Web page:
SEPARATE CONCURRING OPINION
Judge Oliver Jackman
In this judgment, the Court “finds that damage to Mr. Wilson Gutiérrez-Soler’s life project has occurred as a result of the violation of his human rights.” However, the Court has decided not to compensate for said damage “financially, since the conviction pronounced elsewhere in the judgment contributes to compensate Mr. Wilson Gutiérrez-Soler for pecuniary and non pecuniary damages.”
In the Case of Loayza Tamayo, the Court also recognized “the existence of grave damage to the ‘life plan’ of Ms. María Elena Loayza-Tamayo, caused by violations of her human rights”, but found that “neither precedents nor doctrine has evolved to the point where acknowledgment of damage to a life plan can be translated into economic terms.” In that case, as in the one discussed herein, the Court held that “that the victim’s recourse to international tribunals and issuance of the corresponding judgment” provided an adequate reparation for damage of such kind.
In the judgment on reparations passed on the Case of Cantoral Benavides, the Court held that the events discussed in that case
dramatically altered the course that Luis Alberto Cantoral-Benavides’ life would otherwise have taken. The pain and suffering that those events inflicted upon him prevented the victim from fulfilling his vocation, aspirations and potential, particularly with regard to his preparation for his chosen career and his work as a professional. All this was highly detrimental to his “life project”.
In that opportunity, abandoning the reluctance displayed in the Case of Loayza Tamayo, the Court held – and consequently ordered – that “the best way to restore Luis Alberto Cantoral-Benavides’ life plan is for the State to provide him with a fellowship for advanced or university studies […] at a learning institution of recognized academic excellence.”
I did not take part in that judgment due to reasons beyond my control. Had I participated in that vote, I would have concurred with the Court's ruling based on the facts; however, I would have felt the need to raise a strenuous objection, as I did in my Separate Opinion in the Case of Loayza Tamayo, regarding the apparent ratio decidendi; i.e., the thesis that there is a new category of damages aimed at redressing the damage to the “life project” sustained by the victim, that is somehow independent and different from the category of damages currently known as “moral” or “non pecuniary”.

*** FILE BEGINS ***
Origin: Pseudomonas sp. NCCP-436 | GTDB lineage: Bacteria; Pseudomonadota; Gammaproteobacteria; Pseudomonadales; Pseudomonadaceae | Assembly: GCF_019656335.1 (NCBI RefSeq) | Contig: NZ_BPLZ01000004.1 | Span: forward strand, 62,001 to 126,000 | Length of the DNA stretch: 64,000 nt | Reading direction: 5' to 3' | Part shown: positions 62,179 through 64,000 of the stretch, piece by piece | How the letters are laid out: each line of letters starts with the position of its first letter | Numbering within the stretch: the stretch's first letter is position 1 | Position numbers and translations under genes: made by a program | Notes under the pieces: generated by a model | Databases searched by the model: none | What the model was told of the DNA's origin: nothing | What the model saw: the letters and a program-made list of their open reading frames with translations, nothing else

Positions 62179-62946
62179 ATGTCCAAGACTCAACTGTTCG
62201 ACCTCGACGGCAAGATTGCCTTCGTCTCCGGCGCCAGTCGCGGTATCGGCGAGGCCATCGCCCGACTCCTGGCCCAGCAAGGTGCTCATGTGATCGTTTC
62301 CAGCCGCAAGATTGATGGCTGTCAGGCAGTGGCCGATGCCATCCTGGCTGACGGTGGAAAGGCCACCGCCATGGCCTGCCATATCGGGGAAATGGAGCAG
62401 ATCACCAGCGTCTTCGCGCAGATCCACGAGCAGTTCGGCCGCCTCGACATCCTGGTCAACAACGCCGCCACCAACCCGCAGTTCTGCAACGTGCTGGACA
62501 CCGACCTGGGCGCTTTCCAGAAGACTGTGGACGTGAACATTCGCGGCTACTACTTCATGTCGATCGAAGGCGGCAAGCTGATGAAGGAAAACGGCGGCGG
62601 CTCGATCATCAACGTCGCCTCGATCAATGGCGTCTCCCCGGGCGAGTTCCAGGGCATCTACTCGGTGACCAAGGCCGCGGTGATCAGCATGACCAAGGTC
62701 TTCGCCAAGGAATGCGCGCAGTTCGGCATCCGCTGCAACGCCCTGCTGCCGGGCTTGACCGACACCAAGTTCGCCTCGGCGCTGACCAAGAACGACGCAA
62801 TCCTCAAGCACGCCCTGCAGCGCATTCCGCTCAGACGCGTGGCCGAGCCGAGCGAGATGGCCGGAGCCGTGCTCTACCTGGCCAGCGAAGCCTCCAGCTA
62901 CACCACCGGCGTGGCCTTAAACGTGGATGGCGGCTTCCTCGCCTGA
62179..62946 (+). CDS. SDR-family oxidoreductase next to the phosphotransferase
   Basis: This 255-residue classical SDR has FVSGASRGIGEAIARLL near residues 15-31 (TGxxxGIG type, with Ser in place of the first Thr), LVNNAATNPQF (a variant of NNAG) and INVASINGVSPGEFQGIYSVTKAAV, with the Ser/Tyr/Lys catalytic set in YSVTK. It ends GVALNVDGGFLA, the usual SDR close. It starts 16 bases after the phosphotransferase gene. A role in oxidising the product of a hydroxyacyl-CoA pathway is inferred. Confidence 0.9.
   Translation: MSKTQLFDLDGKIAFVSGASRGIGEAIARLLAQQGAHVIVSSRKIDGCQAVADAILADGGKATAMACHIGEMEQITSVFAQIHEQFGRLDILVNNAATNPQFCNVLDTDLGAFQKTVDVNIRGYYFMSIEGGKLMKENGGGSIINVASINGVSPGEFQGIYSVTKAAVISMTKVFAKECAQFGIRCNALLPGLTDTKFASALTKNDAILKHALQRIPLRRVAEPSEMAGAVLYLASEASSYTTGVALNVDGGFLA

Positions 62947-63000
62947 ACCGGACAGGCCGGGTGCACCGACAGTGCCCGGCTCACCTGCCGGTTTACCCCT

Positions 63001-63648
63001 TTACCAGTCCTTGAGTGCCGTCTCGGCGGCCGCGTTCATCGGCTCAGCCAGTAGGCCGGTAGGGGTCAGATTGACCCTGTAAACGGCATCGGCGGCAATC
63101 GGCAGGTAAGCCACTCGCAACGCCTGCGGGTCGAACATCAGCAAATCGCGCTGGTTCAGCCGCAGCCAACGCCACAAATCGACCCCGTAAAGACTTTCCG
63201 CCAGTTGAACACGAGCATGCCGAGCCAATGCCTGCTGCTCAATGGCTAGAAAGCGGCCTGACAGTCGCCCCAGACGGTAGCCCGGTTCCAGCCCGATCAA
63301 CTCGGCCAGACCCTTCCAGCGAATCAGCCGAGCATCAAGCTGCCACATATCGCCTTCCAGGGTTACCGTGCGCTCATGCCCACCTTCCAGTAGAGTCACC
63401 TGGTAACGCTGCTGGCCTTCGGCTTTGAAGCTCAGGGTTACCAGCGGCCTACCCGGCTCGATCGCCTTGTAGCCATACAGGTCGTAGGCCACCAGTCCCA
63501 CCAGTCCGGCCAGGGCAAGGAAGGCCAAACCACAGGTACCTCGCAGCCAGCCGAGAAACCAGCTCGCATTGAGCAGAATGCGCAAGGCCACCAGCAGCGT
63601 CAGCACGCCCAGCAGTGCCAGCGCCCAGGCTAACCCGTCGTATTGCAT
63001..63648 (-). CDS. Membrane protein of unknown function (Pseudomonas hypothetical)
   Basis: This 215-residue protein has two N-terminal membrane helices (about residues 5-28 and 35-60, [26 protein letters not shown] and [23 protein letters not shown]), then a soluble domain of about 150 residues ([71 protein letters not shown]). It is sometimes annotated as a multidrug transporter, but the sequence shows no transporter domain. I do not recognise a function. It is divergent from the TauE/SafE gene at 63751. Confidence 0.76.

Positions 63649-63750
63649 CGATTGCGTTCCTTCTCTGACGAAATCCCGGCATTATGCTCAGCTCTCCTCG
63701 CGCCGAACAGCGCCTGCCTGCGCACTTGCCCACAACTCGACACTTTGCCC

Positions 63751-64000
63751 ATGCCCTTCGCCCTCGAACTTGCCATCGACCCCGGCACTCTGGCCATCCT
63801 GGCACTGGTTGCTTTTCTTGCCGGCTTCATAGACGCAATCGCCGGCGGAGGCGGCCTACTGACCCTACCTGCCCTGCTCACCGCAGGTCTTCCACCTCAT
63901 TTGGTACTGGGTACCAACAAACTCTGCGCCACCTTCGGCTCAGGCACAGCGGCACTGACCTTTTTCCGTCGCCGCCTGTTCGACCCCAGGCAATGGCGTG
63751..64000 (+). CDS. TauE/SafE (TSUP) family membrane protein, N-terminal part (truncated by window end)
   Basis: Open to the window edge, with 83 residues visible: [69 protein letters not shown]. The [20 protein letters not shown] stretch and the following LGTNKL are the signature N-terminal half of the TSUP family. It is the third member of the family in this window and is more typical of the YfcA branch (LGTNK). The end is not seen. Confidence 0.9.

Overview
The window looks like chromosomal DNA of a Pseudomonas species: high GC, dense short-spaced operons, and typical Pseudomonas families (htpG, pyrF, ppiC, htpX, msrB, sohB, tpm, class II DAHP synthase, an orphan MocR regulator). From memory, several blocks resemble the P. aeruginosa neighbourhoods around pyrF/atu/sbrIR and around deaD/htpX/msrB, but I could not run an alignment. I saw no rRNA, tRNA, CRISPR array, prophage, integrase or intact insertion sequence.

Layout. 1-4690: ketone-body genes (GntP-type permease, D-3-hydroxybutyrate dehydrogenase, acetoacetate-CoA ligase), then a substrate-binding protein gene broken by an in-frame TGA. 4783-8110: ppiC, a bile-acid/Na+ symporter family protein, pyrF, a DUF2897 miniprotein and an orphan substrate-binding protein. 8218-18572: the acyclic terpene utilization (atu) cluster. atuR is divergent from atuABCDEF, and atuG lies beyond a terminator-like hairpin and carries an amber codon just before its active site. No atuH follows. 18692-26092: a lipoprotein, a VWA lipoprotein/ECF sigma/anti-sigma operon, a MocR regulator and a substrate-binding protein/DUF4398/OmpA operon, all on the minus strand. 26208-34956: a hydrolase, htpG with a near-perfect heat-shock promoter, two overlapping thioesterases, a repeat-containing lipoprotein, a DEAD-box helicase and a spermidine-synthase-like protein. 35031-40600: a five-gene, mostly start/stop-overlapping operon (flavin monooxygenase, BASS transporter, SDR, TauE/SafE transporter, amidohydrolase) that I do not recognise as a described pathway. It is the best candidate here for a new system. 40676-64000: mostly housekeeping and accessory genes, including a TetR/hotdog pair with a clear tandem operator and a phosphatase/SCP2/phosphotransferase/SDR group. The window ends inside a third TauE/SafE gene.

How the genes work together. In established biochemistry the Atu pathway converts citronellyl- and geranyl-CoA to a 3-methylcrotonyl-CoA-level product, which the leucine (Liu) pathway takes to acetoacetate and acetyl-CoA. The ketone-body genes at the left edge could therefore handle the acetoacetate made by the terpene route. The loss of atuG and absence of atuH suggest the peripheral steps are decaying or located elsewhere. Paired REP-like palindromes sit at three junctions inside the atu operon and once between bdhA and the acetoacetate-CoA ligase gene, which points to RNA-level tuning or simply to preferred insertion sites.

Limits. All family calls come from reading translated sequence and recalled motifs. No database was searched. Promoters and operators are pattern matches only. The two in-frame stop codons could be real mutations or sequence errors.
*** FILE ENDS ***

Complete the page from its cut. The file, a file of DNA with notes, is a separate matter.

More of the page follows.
In my Vote in the Case of Loayza Tamayo, I stated that:
I am of opinion that there is ample precedent in the jurisprudence of this Court, without necessity for the creation of a new head of damages, to permit the Court to assess the damage here identified and to make the appropriate orders in terms of Article 63 of the American Convention on Human Rights ("the Convention") [...]. Under the Convention the Court has authority to order "fair compensation" to be paid to a successful plaintiff. In a given case it is thus open to the tribunal, once the standard test of remoteness of the damage is met, to rule on any identifiable damage which the plaintiff has sustained as a result of violations of the rights and freedoms protected under the Convention.
I support the decision of the Court regarding the relief granted to Gutiérrez-Soler; however, I am not satisfied that there be in this case any element that may lead me to change the opinion stated in the Case of Loayza-Tamayo.
Not only would the concept of redeemable damage to the so-called “life project” give the impression that the Court is too eager to find innovative methods to punish respondent States but also, in my most respectful opinion, it is artificial and a creation that does not respond to any identifiable legal need.
Emilia Segares Rodríguez